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Webster's Dictionary 1828 - Online Edition

Webster's Dictionary 1828

Americal Dictionary of the English Language

American Dictionary
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Acquit

ACQUIT', verb transitive [Latin cedo.]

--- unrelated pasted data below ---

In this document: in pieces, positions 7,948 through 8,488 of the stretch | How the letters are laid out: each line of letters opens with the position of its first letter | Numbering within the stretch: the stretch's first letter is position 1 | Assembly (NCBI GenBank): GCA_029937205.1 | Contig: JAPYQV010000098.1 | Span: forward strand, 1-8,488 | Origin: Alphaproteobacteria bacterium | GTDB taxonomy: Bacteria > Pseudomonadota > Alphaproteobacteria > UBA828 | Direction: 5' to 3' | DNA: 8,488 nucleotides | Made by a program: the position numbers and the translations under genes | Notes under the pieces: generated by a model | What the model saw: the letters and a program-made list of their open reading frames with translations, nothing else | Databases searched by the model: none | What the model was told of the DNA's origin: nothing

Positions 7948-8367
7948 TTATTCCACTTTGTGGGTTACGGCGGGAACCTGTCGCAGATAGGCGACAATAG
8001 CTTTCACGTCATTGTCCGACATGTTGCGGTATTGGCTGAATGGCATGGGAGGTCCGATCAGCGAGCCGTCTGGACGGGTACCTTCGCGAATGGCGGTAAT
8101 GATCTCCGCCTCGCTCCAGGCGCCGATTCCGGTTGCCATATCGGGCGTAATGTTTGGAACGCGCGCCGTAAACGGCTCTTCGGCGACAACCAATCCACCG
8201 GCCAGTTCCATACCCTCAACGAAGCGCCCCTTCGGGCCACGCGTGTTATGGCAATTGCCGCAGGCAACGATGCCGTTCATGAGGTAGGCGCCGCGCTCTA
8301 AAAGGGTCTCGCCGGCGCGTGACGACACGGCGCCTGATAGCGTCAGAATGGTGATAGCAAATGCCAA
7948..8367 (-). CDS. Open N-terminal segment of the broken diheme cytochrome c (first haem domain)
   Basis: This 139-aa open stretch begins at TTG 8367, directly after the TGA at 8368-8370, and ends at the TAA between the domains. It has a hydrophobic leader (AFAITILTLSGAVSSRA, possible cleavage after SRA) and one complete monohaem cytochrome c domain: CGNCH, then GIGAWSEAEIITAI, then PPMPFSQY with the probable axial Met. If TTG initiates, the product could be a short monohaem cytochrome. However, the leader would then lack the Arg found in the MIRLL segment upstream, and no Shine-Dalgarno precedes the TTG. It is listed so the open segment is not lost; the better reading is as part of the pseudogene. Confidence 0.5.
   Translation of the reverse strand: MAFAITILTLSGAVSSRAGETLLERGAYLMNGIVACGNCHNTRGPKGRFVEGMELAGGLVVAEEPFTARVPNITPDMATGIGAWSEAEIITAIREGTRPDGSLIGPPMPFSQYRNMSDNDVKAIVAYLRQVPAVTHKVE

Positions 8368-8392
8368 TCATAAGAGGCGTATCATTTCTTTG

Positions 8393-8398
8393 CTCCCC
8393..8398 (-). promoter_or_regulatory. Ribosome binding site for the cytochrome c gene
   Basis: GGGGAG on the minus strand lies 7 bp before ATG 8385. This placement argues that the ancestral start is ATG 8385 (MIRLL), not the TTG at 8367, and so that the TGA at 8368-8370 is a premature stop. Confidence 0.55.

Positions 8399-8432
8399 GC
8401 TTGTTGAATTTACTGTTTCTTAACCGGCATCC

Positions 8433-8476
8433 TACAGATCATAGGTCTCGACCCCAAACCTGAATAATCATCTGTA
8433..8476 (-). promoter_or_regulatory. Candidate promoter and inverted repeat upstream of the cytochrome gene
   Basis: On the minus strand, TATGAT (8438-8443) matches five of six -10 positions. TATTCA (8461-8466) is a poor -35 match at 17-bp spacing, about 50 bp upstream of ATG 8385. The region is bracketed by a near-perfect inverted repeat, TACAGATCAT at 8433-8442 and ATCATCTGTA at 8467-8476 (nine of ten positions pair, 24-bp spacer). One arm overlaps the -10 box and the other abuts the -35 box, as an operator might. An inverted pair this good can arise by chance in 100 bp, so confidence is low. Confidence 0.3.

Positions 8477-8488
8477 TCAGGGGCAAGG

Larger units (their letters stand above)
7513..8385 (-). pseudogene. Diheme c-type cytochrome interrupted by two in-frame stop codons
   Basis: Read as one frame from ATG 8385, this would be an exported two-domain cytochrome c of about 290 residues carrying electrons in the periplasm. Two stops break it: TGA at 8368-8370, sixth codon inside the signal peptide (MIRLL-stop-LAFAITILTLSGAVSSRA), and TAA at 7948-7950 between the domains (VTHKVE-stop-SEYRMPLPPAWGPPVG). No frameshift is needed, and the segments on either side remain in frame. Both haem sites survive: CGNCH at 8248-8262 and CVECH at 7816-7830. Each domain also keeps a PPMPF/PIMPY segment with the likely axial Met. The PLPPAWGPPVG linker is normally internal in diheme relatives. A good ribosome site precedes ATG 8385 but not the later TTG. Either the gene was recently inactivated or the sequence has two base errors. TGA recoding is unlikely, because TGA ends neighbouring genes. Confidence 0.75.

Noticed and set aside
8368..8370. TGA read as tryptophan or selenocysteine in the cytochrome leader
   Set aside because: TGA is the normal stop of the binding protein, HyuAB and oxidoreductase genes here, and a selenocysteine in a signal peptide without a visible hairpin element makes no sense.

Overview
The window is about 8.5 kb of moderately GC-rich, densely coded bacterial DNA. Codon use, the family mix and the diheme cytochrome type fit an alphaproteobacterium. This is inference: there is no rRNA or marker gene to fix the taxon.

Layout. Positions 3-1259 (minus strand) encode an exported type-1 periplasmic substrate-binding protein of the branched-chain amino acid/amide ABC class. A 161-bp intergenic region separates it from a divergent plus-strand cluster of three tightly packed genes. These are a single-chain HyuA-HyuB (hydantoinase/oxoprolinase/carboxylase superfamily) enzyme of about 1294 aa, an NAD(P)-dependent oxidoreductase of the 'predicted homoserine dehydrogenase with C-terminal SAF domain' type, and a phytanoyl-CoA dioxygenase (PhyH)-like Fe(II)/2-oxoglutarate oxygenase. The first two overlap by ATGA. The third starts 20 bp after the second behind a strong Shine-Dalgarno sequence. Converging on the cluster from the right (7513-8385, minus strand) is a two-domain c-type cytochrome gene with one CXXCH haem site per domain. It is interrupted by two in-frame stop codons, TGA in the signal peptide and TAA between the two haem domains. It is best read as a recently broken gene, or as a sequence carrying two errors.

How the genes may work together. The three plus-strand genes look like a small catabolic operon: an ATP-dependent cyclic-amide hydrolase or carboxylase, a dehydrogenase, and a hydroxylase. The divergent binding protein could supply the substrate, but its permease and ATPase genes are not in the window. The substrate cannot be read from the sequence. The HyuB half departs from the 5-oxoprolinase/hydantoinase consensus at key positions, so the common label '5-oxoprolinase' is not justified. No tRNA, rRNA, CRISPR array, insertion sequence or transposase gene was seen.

To set free; to release or discharge from an obligation, accusation, guilt, censure, suspicion, or whatever lies upon a person as a charge or duty; as, the jury acquitted the prisoner; we acquit a man of evil intentions. It is followed by of before the object; to acquit from is obsolete. In a reciprocal sense, as, the soldier acquitted himself well in battle, the word has a like sense, implying the discharge of a duty or obligation. Hence its use in expressing excellence in performance; as the orator acquitted himself well, that is, in a manner that his situation and public expectation demanded.